Having multiple Toads is a plus, though it’s unclear as to where the original Toad—who is red in color—has disappeared. It’s a minor thing, but why is Toad now stuck being blue or yellow? Red Toad is an obvious choice, but there are also green and purple varieties out there. Perhaps I’m being picky, but I’d love to see a general “Toad” option that allows a color palette swap à la Mario Kart’s Shy Guy and Yoshi character selections.

Twelve characters seems like quite a treat for players. And, in some ways, it is. There’s a catch, though; five of the twelve characters are invincible.

It’s not necessarily a new mechanic; Nabbit exhibited this power last time we saw him. It’s actually fine in principle, encouraging players of all skill levels to join in and have fun. What might have been even more accessible would be allowing any player to toggle invincibility on or off for any character. Why can’t my child be an invincible Toad or Luigi? Conversely, why can’t a more skilled player don the role of Yoshi or Nabbit? It seems like a missed opportunity. I won’t ever play as Yoshi or Nabbit because I like the challenge, limiting my options significantly. At least we can play with four players without relying on invincibility this time.


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The music is a treat, as it is with every Mario title. Some outings like Odyssey and Galaxy excel in this area, but let’s not forget the classic tunes that came from Mario’s original 2D outing. In Wonder, the music is fresh and new, fun and bouncy. It’s part and parcel of everything this title represents. 

The sound effects are also worth noting. Mario and friends are a lot more lively. Mario still says “wahoo” (even if he is voiced by newcomer Kevin Afghani), but each character has their own little catchphrase. I particularly enjoy the way they wave and say goodbye to the Poplins at the end of each level. 


I’ll admit I was skeptical about the inclusion of badges when they were first announced. I wasn’t fond of the idea that Mario needed enhancements to complete levels. It felt like cheating. Having now spent a lot of time with the game, I’m completely turned around on the subject.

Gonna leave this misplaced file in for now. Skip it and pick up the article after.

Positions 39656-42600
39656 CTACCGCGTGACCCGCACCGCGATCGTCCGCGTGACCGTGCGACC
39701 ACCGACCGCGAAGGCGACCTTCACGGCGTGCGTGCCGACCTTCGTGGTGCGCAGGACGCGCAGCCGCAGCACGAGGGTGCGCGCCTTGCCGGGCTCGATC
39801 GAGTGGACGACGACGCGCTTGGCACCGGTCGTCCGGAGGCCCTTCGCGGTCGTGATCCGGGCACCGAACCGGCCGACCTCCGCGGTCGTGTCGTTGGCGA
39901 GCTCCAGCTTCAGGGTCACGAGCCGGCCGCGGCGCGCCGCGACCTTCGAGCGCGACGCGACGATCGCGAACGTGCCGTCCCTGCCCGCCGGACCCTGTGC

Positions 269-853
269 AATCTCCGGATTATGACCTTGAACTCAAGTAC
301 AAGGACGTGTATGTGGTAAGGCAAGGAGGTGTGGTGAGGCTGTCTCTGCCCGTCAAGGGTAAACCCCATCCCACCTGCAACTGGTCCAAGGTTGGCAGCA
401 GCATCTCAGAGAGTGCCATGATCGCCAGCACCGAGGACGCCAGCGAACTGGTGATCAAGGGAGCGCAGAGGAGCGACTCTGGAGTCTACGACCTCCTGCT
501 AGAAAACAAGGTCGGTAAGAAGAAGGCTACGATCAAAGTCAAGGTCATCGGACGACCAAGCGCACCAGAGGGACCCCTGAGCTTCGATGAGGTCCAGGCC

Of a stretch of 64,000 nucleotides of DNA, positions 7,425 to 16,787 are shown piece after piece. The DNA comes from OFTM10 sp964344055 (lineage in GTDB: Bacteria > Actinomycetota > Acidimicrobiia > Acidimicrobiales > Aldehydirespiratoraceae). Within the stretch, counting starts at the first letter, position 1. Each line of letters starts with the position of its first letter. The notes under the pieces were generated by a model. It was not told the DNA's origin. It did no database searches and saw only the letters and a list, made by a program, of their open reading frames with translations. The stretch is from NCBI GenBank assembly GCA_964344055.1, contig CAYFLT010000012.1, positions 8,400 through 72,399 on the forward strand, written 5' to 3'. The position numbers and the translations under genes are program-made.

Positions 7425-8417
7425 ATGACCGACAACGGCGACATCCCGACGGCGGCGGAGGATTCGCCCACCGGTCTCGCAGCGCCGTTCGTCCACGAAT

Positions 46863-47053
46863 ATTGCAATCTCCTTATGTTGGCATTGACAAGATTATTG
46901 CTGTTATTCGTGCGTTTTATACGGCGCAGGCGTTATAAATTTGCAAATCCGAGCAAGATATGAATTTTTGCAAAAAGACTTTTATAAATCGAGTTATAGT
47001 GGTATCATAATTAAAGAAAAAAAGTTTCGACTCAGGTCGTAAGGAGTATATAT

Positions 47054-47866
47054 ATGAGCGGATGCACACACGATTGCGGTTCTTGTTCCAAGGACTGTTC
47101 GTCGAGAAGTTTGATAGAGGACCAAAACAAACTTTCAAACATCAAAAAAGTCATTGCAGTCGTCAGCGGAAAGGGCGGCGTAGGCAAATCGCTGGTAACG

Most badges add to the experience, providing fun, extra mechanics that almost feel like substitutes for suits. There are no flying suits in this outing (like Tanooki, Squirrel, Helicopter, or Cape), which are sorely missed. There’s nothing like soaring through the sky as Racoon Mario! However, badges like the Parachute Cap help fill this void. It provides a floating ability that lets you soar across the screen, a little like the Squirrel suit.

But not all badges are as user-friendly. Many are completely irrelevant. I’m talking about badges like Invisibility, which was tricky to obtain and difficult to use in a level. The Rhythm Jump badge, on the other hand, is super fun. This one adds a background sound, doling out coins when you jump to the beat. It adds a completely different aspect to Mario’s platforming, but isn’t ideal for tough levels or boss fights, mind you.

Collecting badges is another favorite pastime of mine now. Some are easy to spot via challenges, others come courtesy of shops in exchange for gems. Others are hidden away in secret levels. Collecting them all is a necessary obsession for this player. 

Overall opinion

Overall, Super Mario Bros. Wonder is the Mario game we didn’t know we wanted. This long-running series is no stranger to new mechanics; think of Yoshi’s introduction in Super Mario World or the first time Mario could fly in Super Mario Bros. 3. Wonder adds to the list with a completely fresh take on the series while staying true to its roots. Simply put, it’s a joy to play. Mario fans will relish this outing.

Just don’t make us wait another ten years please, Nintendo.

We also spoke about Super Mario Bros. Wonder on our weekly podcast.